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Welcome to the Sands of MAUI—newsletter-style issues dedicated to bringing together latest .NET MAUI content relevant to developers.

A particle of sand—tiny and innocuous. But put a lot of sand particles together and we have something big—a force to reckon with. It is the smallest grains of sand that often add up to form massive beaches, dunes and deserts.

Most .NET developers are looking forward to .NET Multi-platform App UI (MAUI)—the evolution of Xamarin.Forms with .NET 6. Going forward, developers should have much more confidence in the technology stack and tools as .NET MAUI empowers native cross-platform solutions on mobile and desktop.

While it is a long flight until we reach the sands of MAUI, developer excitement is palpable in all the news/content as we tinker and prepare for .NET MAUI. Like the grains of sand, every piece of news/article/video/tutorial/stream contributes toward developer knowledge and we grow a community/ecosystem willing to learn and help.

Sands of MAUI is a humble attempt to collect all the .NET MAUI awesomeness in one place. Here’s what is noteworthy for the week of May 3, 2021:

Your Next UI Framework on InfoQ

Matt Lacey wrote up an article on InfoQ on how developers can choose their next cross-platform UI framework—a detailed comparison between Uno Platform and Xamarin.Forms aka soon to be .NET MAUI. While the two are similar XAML technologies with with identical tooling, Xamarin.Forms is more focused on Mobile, backed by Microsoft and has a much larger ecosystem.

Matt does point out that Uno Platform has WebAssembly support to reach the web, but makes a great point about Microsoft’s strategy around Blazor. With Blazor Mobile Bindings powering Blazor Hybrid apps for mobile/desktop through .NET MAUI, Microsoft would like developers to start looking at Blazor if they want apps that runs natively on devices and the web.

InfoQ header with logo and Development | Architecture & Design | AI, ML and Data Engineering | Culture & Methods | DevOps | Events

iOS & Android Adaptive Icons

James Montemagno posted yet another helpful video for Xamarin.Forms or .NET MAUI developers. Creating adaptive app icons of various sizes for iOS and Android is always tedious—James walks us through how easy this can be with EasyAppIcon.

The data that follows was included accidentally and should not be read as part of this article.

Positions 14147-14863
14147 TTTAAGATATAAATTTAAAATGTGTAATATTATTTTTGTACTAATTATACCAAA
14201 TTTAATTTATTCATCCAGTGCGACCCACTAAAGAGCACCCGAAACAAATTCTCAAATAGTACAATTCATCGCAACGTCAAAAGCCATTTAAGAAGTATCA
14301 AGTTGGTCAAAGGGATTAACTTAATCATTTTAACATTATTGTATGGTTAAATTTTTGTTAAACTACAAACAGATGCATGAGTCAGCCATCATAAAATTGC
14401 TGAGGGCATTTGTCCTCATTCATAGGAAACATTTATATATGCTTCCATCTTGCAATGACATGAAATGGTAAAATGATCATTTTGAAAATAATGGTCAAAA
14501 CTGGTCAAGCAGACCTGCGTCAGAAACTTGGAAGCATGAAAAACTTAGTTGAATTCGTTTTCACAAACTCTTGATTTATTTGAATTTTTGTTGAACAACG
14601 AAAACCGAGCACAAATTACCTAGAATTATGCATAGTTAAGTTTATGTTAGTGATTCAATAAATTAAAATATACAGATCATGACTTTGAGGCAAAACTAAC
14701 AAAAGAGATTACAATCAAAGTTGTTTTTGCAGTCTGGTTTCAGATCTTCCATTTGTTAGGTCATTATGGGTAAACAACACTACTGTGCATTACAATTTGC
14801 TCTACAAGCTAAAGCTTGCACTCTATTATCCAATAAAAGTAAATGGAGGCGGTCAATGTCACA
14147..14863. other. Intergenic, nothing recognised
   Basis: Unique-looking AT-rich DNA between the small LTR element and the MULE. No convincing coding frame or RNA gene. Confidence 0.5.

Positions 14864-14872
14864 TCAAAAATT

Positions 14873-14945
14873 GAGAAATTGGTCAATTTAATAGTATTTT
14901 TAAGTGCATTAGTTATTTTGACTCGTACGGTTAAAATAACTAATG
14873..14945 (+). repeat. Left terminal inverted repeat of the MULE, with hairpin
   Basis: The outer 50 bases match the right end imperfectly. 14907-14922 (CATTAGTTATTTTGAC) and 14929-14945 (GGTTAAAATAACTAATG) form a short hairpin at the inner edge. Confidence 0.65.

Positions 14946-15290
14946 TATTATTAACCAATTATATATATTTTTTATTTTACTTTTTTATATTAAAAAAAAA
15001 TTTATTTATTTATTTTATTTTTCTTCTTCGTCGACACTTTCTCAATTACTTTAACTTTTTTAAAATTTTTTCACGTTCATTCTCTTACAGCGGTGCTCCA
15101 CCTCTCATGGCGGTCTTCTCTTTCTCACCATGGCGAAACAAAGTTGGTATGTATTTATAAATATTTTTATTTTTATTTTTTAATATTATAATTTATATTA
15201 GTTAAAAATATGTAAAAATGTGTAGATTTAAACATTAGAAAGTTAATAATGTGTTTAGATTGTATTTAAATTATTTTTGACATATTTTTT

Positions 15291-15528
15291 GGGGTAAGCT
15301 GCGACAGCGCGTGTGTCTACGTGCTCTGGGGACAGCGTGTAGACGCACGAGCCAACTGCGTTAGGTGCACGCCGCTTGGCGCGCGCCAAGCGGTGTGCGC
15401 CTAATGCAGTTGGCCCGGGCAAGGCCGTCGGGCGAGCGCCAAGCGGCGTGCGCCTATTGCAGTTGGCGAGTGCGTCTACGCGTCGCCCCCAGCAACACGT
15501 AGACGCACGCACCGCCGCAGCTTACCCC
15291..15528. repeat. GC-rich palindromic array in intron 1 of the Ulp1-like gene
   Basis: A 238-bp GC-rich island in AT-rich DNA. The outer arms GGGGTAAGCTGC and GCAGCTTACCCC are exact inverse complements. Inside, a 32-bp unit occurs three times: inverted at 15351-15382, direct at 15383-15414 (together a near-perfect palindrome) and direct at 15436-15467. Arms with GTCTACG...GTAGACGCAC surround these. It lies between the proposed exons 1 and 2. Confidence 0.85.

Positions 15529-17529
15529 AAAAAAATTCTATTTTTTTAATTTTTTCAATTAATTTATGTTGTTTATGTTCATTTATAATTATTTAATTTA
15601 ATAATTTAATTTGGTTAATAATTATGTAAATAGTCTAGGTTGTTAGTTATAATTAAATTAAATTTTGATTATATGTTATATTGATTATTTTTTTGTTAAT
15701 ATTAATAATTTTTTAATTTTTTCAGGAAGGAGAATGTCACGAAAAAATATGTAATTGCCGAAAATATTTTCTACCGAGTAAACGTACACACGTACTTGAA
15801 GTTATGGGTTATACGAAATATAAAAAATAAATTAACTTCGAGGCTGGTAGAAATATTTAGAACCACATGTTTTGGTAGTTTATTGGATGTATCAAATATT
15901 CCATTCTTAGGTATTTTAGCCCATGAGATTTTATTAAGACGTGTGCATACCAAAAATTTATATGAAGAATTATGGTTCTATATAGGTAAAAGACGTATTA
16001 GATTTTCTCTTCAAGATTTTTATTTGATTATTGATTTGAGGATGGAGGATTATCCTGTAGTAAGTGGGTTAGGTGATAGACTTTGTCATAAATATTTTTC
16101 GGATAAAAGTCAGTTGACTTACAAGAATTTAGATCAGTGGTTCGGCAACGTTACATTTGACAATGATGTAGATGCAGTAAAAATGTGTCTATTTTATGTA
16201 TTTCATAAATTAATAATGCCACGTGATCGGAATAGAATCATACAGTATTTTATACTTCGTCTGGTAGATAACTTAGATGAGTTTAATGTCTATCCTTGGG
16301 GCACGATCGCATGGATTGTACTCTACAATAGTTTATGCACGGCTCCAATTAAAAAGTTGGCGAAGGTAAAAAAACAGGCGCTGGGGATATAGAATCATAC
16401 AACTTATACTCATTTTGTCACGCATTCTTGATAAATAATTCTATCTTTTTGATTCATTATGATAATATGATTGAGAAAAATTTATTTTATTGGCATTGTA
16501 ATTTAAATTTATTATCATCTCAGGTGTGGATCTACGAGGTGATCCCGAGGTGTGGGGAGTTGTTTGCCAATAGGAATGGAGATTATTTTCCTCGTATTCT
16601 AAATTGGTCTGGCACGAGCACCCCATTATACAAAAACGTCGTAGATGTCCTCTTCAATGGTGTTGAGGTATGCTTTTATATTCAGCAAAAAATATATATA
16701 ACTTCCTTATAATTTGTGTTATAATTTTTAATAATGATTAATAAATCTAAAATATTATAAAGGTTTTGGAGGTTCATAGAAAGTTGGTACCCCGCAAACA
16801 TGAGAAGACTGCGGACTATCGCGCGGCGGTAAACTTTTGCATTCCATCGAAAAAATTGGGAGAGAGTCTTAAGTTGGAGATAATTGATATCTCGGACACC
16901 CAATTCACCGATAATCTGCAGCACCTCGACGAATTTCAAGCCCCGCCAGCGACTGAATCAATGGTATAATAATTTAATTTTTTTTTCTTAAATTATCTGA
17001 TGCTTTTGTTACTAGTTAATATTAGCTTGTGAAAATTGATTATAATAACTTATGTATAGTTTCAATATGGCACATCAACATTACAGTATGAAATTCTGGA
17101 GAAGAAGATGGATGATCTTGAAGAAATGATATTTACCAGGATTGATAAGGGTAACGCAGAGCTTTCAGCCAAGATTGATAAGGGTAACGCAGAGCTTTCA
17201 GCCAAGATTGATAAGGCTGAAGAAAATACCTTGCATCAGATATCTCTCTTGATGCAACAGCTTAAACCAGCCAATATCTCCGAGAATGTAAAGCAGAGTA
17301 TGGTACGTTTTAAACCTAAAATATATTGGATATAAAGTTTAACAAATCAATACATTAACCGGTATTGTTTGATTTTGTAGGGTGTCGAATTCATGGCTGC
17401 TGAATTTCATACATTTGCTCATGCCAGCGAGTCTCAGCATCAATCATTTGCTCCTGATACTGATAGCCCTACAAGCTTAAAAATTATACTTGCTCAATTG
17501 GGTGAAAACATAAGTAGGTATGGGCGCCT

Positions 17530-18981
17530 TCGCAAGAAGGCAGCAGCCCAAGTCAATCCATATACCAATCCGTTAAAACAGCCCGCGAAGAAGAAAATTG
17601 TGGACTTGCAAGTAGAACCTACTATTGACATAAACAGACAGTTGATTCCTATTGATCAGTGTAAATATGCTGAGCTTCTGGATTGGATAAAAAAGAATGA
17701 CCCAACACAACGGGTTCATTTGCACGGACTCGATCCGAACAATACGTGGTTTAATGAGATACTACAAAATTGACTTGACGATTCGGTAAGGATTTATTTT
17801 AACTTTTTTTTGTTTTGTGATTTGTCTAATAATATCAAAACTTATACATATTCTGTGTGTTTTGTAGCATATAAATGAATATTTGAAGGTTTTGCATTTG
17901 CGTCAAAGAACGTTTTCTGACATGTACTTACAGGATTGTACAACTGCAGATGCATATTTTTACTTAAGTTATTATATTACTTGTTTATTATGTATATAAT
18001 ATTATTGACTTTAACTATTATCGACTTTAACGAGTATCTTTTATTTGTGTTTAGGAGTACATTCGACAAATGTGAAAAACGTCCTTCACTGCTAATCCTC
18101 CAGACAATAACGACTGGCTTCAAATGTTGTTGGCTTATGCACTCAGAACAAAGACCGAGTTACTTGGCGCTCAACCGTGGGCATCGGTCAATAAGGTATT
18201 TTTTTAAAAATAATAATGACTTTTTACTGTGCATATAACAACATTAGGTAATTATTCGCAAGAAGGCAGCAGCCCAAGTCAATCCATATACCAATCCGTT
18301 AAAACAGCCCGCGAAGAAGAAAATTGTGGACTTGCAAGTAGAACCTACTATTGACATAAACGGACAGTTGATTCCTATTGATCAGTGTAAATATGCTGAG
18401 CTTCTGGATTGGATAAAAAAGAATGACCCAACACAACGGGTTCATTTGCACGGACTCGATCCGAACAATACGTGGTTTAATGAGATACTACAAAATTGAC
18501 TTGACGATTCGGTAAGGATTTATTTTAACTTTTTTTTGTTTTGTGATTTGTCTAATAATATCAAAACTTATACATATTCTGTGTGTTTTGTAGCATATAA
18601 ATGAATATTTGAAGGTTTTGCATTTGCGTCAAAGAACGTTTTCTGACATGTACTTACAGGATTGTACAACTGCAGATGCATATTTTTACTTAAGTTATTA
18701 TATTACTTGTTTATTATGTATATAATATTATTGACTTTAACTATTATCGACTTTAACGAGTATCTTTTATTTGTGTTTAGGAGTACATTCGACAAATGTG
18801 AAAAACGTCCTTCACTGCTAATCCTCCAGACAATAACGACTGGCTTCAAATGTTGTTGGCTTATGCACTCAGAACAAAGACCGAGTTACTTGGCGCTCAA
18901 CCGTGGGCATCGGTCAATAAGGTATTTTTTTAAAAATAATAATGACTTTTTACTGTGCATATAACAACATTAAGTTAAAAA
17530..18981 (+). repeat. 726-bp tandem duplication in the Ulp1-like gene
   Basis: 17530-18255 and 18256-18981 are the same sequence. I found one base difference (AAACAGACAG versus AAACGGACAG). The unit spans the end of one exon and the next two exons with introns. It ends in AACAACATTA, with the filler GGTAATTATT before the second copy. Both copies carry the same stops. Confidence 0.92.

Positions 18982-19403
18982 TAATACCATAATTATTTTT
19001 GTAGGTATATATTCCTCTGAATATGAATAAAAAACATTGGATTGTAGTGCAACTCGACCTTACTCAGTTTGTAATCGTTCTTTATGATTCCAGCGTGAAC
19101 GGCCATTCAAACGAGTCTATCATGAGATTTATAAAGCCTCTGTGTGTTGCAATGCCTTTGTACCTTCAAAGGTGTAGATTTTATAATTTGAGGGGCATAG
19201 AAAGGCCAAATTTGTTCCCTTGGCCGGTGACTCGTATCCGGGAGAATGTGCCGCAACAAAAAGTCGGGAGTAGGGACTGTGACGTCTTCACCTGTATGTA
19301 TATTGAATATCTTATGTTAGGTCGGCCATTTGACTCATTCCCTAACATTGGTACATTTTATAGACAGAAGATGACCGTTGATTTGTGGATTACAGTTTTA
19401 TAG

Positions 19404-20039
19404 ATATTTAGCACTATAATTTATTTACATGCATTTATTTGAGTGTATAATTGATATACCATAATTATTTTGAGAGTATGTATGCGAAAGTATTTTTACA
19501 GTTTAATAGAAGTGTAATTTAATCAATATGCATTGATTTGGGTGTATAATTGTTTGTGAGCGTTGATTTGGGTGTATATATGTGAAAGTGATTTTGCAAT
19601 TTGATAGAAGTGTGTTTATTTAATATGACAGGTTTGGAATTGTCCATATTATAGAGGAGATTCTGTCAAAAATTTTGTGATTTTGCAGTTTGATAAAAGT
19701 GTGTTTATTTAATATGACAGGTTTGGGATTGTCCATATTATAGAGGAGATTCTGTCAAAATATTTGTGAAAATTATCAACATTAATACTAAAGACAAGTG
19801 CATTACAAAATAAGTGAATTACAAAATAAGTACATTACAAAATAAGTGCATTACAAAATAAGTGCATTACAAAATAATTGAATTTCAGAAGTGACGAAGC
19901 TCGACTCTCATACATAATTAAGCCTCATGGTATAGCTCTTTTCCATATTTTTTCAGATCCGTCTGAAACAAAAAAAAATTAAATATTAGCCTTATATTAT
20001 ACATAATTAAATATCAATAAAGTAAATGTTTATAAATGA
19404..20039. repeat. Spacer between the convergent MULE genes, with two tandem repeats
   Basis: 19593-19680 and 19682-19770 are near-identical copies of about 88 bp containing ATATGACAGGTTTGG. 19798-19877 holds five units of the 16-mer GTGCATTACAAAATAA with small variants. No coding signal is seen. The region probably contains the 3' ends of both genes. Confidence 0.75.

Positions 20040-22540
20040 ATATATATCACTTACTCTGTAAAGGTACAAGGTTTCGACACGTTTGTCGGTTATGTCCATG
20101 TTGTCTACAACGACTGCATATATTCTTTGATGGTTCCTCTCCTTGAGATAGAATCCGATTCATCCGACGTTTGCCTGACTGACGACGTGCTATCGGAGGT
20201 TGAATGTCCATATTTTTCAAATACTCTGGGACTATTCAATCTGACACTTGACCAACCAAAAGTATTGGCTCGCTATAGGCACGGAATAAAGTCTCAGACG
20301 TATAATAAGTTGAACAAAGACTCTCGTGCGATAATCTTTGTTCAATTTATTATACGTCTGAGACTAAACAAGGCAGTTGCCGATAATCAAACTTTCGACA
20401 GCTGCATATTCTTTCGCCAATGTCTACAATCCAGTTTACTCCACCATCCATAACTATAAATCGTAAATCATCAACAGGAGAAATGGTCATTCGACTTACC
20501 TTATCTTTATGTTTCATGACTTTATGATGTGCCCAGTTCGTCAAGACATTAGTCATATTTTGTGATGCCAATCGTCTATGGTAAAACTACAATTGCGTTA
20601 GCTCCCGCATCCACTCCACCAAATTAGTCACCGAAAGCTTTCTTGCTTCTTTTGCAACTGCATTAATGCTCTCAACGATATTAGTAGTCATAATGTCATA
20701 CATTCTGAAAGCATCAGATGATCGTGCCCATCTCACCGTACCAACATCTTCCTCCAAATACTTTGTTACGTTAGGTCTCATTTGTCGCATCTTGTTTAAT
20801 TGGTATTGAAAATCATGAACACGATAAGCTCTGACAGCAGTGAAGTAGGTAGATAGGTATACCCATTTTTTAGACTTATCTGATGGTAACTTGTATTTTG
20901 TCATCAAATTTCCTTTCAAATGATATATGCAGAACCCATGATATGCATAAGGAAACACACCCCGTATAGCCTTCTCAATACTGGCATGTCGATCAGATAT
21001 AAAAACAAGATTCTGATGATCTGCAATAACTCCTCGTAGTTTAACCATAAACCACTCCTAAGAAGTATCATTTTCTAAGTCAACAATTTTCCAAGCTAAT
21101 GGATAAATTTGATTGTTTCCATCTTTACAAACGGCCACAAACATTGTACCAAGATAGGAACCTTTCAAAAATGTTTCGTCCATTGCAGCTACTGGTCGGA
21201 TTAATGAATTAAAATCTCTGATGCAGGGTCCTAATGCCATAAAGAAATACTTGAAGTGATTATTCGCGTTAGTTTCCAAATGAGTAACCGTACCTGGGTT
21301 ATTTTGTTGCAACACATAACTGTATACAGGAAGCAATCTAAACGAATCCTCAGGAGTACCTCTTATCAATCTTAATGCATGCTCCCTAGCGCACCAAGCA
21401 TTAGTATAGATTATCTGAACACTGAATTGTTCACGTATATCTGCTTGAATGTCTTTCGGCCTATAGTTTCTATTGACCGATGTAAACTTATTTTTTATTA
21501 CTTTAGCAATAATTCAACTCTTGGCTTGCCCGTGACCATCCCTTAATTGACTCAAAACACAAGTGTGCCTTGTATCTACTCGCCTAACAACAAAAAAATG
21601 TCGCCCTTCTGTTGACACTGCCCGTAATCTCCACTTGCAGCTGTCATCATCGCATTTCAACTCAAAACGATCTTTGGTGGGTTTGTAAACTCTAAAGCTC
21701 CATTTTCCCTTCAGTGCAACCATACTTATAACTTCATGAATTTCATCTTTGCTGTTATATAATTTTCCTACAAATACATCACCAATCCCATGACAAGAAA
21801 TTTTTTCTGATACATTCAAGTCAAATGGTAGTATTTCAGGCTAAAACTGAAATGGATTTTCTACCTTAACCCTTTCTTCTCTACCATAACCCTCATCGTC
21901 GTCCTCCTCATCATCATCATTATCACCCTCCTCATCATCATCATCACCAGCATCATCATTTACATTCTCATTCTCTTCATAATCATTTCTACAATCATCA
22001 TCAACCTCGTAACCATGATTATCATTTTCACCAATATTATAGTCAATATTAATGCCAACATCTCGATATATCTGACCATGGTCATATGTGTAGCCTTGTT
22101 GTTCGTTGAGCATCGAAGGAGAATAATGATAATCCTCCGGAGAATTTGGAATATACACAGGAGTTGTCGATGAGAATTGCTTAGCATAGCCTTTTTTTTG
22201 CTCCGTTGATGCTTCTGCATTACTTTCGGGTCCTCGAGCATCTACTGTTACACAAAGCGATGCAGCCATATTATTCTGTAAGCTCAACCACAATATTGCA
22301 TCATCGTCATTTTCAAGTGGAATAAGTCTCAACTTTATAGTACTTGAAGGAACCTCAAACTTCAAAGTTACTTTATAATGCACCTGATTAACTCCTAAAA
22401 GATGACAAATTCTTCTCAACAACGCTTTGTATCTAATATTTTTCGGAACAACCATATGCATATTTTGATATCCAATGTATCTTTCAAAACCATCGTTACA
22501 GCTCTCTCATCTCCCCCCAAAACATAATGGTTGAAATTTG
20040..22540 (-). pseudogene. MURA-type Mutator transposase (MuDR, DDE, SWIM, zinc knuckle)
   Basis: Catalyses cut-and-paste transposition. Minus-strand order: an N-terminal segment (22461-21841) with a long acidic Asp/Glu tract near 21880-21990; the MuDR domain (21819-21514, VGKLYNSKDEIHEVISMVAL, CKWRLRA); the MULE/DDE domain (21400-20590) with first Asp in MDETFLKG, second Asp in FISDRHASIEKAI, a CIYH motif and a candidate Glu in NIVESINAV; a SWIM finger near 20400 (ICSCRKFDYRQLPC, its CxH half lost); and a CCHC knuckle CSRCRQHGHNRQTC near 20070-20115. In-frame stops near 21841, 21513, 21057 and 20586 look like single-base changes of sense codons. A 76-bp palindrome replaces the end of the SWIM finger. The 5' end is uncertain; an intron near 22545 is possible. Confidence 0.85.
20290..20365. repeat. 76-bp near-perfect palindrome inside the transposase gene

Screengrab from video with James Montemagno in the corner while looking at a fuller screen of EasyAppIcon

First Impressions with .NET MAUI

Luis Matos is excited about .NET MAUI and posted a detailed video on first impressions with MAUI. Luis talks the current developer experience with .NET MAUI—covering installation, architecture, tooling and more.

Promo for Maui Impressions video, with Luis Matos holding his head in amazement

Getting Started with .NET MAUI

Speaking of first impressions with .NET MAUI, developer Rakeshkumar Desai tried out MAUI for the first time and documented the getting-started experience. Rakeshkumar notes the preview CLI tooling, but is impressed by fast build times in .NET MAUI.

MauiGettingStarted: A Create a New Account screen with four blanks and a Register button

MAUI Stickers Anyone?

As if craving for .NET MAUI shirts wasn’t enough, Gerald Versluis teased us with some shiny MAUI stickers for laptops and anything else where you want to show off. Sounds like these designs are courtesy of William S Rodriguez and Edwin van Wijk—raw bits available from .NET Foundation swag repo.

Two Maui Stickers shown in baggies: A logo of the surfer Maui robot, and 'using Microsoft.Maui;'

That’s it for now.

We’ll see you next week with more awesome content relevant to .NET MAUI.

Cheers, developers!

About the Author

Sam Basu

Sam Basu is a technologist, author, speaker, Microsoft MVP, gadget-lover and Progress Developer Advocate for Telerik products. With a long developer background, he now spends much of his time advocating modern web/mobile/cloud development platforms on Microsoft/Telerik technology stacks. His spare times call for travel, fast cars, cricket and culinary adventures with the family. You can find him on the internet.

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